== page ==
In the November Spending Review Chancellor George Osborne announced confirmation of funding for the Renewable Heat Incentive (RHI) will continue through to at least 2020/21, as the government battles to improve its performance on low-carbon heat in time to meet its legally binding 2020 renewables targets. Yesterday the government released more detail on its plans to reform the RHI, in a bid to expand the rollout of a wider range of low-carbon technologies, and widen access to the scheme among smaller households. Key changes to the Domestic RHI include the introduction of “heat demand limits” to prevent larger homes claiming too much of the budget, new rules allowing households to reassign their right to RHI payments to companies that have installed low-carbon technology, and higher tariff rates for heat pumps. Meanwhile, changes to the non-domestic RHI include moving all non-domestic biomass boilers to a single tariff, the removal or limiting of support for biogas that uses crop-based feedstock, and the introduction of ‘tariff guarantees’ for heat pumps and large combined heat and power biomass sites. Notably, under both the domestic and non-domestic systems, support for solar thermal would be removed from 2017.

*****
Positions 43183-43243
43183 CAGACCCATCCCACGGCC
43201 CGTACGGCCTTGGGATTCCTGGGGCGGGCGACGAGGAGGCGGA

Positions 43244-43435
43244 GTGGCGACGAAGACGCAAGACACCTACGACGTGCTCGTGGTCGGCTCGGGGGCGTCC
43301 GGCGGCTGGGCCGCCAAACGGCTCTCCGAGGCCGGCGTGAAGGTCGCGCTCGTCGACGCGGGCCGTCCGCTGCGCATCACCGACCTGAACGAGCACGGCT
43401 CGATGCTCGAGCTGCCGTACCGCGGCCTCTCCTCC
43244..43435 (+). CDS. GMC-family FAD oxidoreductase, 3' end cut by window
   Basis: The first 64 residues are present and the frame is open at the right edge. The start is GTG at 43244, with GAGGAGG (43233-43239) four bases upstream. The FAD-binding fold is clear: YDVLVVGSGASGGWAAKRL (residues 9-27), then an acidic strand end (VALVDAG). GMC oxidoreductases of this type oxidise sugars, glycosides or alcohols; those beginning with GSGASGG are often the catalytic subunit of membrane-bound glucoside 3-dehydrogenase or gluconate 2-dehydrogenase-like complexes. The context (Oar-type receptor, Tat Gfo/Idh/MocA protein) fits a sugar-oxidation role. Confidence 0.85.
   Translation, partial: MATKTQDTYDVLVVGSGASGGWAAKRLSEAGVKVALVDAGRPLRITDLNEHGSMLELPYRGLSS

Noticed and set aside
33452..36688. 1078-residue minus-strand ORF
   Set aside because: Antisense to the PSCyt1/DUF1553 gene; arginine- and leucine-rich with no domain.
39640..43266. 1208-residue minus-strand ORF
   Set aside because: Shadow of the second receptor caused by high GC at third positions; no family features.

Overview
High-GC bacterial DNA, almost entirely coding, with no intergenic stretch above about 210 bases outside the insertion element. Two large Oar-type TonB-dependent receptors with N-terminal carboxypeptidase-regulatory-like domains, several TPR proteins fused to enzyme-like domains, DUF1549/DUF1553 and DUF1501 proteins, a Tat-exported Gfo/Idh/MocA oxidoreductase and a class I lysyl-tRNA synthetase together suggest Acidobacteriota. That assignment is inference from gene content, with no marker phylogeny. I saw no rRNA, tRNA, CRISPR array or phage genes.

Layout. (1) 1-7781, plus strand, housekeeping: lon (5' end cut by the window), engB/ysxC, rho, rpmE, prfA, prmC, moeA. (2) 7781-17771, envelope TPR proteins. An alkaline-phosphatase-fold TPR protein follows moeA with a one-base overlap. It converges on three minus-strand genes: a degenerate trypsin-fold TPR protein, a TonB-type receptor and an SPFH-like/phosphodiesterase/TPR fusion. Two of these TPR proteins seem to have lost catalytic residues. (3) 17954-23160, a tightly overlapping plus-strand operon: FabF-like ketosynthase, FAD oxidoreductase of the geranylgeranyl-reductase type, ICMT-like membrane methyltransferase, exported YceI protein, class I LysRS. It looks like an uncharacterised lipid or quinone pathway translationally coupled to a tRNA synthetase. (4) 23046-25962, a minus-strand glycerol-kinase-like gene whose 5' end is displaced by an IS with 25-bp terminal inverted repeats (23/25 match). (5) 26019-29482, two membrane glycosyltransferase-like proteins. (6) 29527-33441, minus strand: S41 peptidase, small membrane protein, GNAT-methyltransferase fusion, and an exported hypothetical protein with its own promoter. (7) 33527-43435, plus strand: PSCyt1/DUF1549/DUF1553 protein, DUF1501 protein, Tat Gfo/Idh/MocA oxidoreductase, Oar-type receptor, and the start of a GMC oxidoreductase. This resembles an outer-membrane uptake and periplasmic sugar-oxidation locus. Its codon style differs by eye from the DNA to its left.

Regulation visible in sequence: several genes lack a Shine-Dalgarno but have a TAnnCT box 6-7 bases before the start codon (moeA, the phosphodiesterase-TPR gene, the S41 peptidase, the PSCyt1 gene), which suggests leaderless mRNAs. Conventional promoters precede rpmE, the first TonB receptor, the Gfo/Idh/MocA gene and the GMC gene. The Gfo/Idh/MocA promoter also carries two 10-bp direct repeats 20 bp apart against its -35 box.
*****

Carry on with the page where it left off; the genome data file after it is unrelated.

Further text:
Business Green 4th March 2016 read more »
Solar panels which use the sun to heat water will no longer receive subsidies under plans unveiled by the government. The industry has reacted furiously to the move to do away with support for new solar thermal schemes from next year under the renewable heat incentive (RHI), which aims to boost the use of clean technology to provide heating and hot water. It comes as the parliamentary energy and climate change committee warned that a series of changes already made to the government’s energy policy had “spooked” investors and could push up consumer bills by increasing the cost of new energy schemes. In the consultation, the government said solar thermal was paid the highest level of subsidies among the technologies in the RHI and that when questioned, half of those who had installed a unit said they would have put it in even without the payments.
Guardian 4th March 2016 read more »